Readings: Philippians 2:5-11; Luke 2:15-21
Being in a country parish like this one reminds me of an old joke about a church that was having trouble with mice. They’d tried repellents, they’d tried poisons, they’d hired pest control companies, all to no avail. A deacon finally suggests baptizing them. “That way,” he says, “they’ll only show up on Christmas and Easter.”
I for one, enjoy the Christmas and Easter crowds, for they present us opportunity to present the gospel to people who may not regularly hear it. I do hope everyone here had a good Christmas, a Happy New Year, and that you enjoyed all the customs and traditions that go with the holidays.
Gift-giving has always been a big part of my family’s Christmases – we still insist on each person opening one gift at a time so we can anticipate the reaction of the givee. It’s a wonderful time really, not only for those opening gifts, but for those giving them. The time goes quickly and before you know it, we’re left amid piles of opened presents, discarded wrapping paper, ribbons, and little Rocky sniffing wildly while tearing into the wrapping paper.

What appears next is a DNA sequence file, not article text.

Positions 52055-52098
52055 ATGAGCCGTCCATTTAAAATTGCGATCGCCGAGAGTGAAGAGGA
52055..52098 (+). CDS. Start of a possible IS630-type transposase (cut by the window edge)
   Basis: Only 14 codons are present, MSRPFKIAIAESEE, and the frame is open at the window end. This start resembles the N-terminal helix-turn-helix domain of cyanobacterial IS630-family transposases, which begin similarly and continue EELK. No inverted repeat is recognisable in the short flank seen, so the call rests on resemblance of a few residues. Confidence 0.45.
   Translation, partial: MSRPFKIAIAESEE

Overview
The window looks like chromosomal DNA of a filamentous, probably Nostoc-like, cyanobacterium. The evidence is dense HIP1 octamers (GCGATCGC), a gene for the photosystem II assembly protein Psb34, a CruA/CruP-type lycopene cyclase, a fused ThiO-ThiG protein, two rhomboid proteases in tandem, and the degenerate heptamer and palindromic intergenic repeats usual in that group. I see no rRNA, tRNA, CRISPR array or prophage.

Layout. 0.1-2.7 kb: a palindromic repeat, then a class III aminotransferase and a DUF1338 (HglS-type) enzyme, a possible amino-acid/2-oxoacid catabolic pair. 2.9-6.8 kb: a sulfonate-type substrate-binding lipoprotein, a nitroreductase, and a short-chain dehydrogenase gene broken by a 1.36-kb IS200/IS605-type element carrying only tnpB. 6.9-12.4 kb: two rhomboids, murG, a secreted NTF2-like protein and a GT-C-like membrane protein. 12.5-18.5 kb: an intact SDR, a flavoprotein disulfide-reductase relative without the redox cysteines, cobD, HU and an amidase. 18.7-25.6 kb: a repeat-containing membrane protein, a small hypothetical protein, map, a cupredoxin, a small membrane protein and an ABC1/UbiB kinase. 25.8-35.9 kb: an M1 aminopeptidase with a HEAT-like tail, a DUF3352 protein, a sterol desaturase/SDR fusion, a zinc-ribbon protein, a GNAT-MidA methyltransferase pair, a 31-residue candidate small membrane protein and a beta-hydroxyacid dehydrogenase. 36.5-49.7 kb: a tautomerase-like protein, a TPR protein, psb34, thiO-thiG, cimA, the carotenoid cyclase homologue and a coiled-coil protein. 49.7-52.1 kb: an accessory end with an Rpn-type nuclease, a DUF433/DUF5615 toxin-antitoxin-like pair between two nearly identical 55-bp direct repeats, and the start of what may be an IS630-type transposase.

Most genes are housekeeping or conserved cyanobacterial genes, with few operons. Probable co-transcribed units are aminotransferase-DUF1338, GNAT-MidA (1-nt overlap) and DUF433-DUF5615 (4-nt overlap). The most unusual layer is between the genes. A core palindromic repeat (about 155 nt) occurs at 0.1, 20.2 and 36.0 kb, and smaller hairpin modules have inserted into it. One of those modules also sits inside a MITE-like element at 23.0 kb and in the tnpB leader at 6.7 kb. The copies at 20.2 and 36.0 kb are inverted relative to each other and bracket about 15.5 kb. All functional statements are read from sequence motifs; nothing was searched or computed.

By end of the day, after the presents, and after stuffing ourselves with turkey and all the trimmings, we sit back and enjoy the quiet. As I child I didn’t really like what happened next. I’d spent weeks working myself up with excitement, barely being able to wait for the big day, and then when it was over, post-Christmas malaise set in. I’d have to find new homes for my new acquisitions, but before long we’d be back into our regular routines.